Why you probably don't have perfect pitch
Having perfect pitch is a coveted status among singers and musicians alike. Colloquial knowledge often suggests that people with perfect pitch or absolute pitch are 1/10,000, equal to 0.01% of the population. Many people also believe that anyone who has perfect pitch must have been born with it. However, recent studies suggest that may not be the whole truth.
Perfect pitch is actually more common than you think. Research suggests the number hovers closer to 5/10,000 and, contrary to popular belief, it can be taught. However, few individuals can be taught to achieve the same accuracy as someone with a more innate sense of pitch.
As a musician reading this, you might be wondering if you could have perfect pitch as well. Unfortunately, unless you regularly study ear training and have a strong auditory memory, you probably don’t have perfect pitch. You may be predisposed to a better auditory memory, but if you want to get closer to perfect pitch, you’re going to need a lot more practice.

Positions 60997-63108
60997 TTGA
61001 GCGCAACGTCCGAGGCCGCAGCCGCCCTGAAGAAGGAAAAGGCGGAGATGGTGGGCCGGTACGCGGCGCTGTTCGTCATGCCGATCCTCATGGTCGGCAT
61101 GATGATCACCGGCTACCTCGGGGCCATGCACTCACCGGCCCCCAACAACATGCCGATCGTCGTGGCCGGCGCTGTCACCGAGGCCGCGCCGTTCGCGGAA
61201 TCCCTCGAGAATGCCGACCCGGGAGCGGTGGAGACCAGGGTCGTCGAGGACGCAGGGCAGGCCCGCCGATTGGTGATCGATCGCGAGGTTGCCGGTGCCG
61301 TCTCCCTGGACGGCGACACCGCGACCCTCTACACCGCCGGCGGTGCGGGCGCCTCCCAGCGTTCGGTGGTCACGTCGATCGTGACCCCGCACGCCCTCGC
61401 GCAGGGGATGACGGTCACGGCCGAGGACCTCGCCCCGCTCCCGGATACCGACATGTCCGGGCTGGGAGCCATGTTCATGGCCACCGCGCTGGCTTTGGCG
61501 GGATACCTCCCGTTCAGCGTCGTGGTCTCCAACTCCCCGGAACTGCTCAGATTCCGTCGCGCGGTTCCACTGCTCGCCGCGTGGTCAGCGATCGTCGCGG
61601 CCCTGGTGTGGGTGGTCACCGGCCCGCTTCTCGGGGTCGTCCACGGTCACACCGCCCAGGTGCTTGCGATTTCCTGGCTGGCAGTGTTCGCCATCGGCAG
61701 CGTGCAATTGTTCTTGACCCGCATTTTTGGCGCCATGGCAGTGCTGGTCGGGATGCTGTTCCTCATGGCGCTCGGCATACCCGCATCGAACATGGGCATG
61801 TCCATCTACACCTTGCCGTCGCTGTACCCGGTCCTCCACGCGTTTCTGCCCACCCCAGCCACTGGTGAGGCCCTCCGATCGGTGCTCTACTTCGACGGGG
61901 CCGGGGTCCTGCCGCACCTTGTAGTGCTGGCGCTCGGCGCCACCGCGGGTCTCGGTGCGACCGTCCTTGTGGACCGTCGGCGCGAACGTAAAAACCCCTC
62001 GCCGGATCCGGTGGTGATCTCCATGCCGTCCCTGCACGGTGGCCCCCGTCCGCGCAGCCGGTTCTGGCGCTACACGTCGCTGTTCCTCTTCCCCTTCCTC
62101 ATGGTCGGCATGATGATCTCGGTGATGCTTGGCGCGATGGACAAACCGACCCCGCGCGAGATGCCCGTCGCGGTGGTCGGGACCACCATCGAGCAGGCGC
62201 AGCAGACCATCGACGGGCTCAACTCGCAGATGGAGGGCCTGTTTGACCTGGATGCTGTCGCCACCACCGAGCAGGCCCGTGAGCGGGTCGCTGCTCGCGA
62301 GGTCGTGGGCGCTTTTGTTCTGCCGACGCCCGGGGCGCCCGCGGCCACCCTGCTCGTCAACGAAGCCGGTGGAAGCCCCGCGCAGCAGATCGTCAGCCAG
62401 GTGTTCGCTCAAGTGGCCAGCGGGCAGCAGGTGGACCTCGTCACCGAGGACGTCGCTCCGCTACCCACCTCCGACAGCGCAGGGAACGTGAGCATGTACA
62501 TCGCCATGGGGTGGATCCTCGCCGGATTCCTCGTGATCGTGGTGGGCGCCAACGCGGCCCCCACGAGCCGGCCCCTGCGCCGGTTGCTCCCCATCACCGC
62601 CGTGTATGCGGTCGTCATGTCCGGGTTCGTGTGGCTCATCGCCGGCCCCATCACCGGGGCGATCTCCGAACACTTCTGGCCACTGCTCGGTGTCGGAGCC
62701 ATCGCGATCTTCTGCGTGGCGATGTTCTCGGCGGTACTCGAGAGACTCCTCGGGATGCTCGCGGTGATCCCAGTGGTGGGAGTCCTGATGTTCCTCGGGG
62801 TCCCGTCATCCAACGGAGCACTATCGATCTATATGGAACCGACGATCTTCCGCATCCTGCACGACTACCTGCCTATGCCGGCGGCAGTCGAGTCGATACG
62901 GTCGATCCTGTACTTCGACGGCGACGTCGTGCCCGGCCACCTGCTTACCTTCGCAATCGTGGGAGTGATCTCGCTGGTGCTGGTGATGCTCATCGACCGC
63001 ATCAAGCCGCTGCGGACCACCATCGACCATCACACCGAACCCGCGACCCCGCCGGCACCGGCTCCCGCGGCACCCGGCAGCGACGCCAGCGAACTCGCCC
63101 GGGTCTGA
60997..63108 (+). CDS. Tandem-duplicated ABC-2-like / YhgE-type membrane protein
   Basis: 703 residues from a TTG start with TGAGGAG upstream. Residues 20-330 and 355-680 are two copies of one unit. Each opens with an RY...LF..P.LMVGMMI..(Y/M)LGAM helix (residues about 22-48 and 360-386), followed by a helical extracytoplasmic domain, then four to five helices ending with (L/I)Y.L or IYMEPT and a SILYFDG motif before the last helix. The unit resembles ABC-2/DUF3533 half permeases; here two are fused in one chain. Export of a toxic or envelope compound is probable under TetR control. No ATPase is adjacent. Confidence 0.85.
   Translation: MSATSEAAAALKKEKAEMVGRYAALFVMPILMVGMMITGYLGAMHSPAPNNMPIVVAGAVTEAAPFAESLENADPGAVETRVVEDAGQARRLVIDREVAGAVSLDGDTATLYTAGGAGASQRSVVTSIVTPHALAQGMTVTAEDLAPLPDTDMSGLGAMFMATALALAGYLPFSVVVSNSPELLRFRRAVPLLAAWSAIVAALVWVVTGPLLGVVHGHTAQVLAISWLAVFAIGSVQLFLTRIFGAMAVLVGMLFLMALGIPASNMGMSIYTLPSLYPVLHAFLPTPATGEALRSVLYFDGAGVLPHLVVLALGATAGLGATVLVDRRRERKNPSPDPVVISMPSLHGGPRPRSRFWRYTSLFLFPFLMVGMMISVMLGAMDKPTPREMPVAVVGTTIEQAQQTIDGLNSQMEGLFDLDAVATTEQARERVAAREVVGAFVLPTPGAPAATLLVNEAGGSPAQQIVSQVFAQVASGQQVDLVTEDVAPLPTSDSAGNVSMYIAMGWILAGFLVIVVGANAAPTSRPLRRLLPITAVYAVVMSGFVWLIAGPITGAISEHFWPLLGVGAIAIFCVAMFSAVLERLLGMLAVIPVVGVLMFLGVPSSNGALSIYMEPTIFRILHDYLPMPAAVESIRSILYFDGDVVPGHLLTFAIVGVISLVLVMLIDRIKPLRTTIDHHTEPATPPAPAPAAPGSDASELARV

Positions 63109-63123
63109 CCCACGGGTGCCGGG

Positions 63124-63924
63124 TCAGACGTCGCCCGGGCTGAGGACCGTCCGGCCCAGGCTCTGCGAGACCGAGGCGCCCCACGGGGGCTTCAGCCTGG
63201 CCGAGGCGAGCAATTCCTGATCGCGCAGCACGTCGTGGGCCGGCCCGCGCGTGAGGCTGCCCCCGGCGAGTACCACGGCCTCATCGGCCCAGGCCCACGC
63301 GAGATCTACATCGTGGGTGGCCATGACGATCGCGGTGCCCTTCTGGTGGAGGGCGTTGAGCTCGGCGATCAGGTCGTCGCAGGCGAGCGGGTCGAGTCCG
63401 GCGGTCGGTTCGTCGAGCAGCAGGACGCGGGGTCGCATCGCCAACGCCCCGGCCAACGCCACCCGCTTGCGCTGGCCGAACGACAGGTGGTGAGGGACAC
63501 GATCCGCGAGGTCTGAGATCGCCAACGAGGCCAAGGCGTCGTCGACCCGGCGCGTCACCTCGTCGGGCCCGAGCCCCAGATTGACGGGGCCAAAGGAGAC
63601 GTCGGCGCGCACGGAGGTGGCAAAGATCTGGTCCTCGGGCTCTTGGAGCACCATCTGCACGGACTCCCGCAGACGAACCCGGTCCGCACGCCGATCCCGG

What note is this?
Most people understand perfect pitch, also known as absolute pitch, as when someone can sing or play a particular note on cue with no reference. More generally, it’s the ability to identify a musical note correctly upon hearing it. This skill is idealized as a musical gift shared by great artists like Mozart, Ella Fitzgerald, and Freddy Mercury, making it highly desirable among musicians and singers. Though it’s not a requirement for learning songs or creating new songs, those with the ability may find it easier to stay on key.
Perfect pitch is built upon relative pitch, which is the ability to identify a note based on a reference note. As a result, perfect pitch can be taught by using relative pitch as the foundation, but research indicates that some level of innate cognitive aptitude for music is required to achieve true accuracy. Through repeated exposure to notes and their names, some people are able to learn perfect pitch and retain accuracy even without practicing.
Does practice make perfect pitch?
So, the percentage of people with perfect pitch is higher than we initially thought, and not necessarily a genetic gift. Instead, it’s a mark of music aptitude and education. Perfect pitch is by no means necessary for becoming a great musician. However, if you think it would be helpful to your craft, music lessons may help. Consider ear training for string players to help hone your craft and develop a more complete understanding of pitch.